For Grocery retailers it has been the ultimate test of their operational resilience. And it’s a test that most have passed admirably. Availability, at one point down to near zero in parts of the store, has already returned to +95%. The nation is being fed and mass panic averted largely thanks to the professionalism and resilience of the food supply chain.
When an emergency strikes in food retail Supply Chain takes over. Getting product from A to B to C becomes the #1 priority because without it nothing else can happen. Retail will come a close second, a herculean effort of leadership and communication. Marketing has to pivot, adapt tone of voice and rapidly repurpose paid for media. Commercial is much lower down the pecking order – range, merchandising, price and promotions all become almost irrelevant in context. But as demand settles and retailers adapt to the new normal the balance will return and buyers will start planning ahead.
So what should grocery suppliers be doing and thinking to make sure they’re in tune with their retail partners and planning appropriately?
- Manage your communications carefully – be concise and transparent always
- Be flexible – plans are necessarily in flux so be prepared to adapt
- Deliver – what changes could you make to ensure on time in full supply
- Focus on the now – it’s not the time for negotiation behaviours
Thinking further ahead
- The 4 P’s – Price and Promotion strategies are unlikely to change post COVID but attitudes on Place (channel) and Product (range) almost certainly will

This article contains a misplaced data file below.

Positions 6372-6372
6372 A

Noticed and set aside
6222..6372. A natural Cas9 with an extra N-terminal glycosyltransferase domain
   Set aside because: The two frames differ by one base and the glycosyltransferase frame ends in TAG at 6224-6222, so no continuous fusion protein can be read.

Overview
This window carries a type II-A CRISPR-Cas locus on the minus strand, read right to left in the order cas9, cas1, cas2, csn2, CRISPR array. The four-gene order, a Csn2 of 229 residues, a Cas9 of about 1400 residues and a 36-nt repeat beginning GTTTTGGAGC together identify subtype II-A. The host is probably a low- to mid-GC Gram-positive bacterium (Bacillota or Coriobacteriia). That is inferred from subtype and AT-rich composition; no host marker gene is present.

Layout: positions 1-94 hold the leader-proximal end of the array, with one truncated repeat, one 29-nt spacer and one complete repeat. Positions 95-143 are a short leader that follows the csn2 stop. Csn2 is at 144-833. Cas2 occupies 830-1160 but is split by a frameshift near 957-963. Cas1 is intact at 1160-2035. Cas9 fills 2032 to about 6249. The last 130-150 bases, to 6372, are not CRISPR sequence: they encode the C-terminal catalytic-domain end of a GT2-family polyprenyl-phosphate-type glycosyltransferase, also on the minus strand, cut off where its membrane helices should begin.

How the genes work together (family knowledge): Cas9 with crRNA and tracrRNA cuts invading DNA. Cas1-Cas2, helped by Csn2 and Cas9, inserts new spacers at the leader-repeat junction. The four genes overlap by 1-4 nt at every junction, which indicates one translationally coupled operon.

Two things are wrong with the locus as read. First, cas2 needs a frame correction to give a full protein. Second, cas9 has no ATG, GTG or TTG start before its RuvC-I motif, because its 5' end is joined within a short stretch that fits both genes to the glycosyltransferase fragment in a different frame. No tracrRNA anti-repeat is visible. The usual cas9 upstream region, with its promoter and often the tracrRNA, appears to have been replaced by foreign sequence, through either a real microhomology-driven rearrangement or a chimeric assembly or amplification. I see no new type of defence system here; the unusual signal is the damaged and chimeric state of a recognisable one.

- Place – Online will become proportionately more important so make sure you understand how to optimise your online sales and relationship with retailers
- Product – Ranges have been cut back by up to 30% in some categories and retailers looking for future efficiencies could think twice before putting it all back in. Don’t hold on to tails for the sake of it and make sure you understand and can prove the role products play in the category
- Recession – customer behaviour changes in well-known ways during harder economic times e.g. trading down between retailers, trading down product tiers and often into own label. COVID impacts are likely to be disproportionate felt by class and geography. Plan ahead to take advantage or mitigate risks
The UK grocery industry should be proud of its response to this crisis and is rightly getting praise from the public. Thoughts will be turning to H2 and post COVID. Smart suppliers always put themselves in the retailers’ shoes to stay ahead. Now more than ever that’s going to be pivotal to success.
By James Bailey, Verlinvest Operating Partner and Ex- Buying Director at J. Sainsbury’s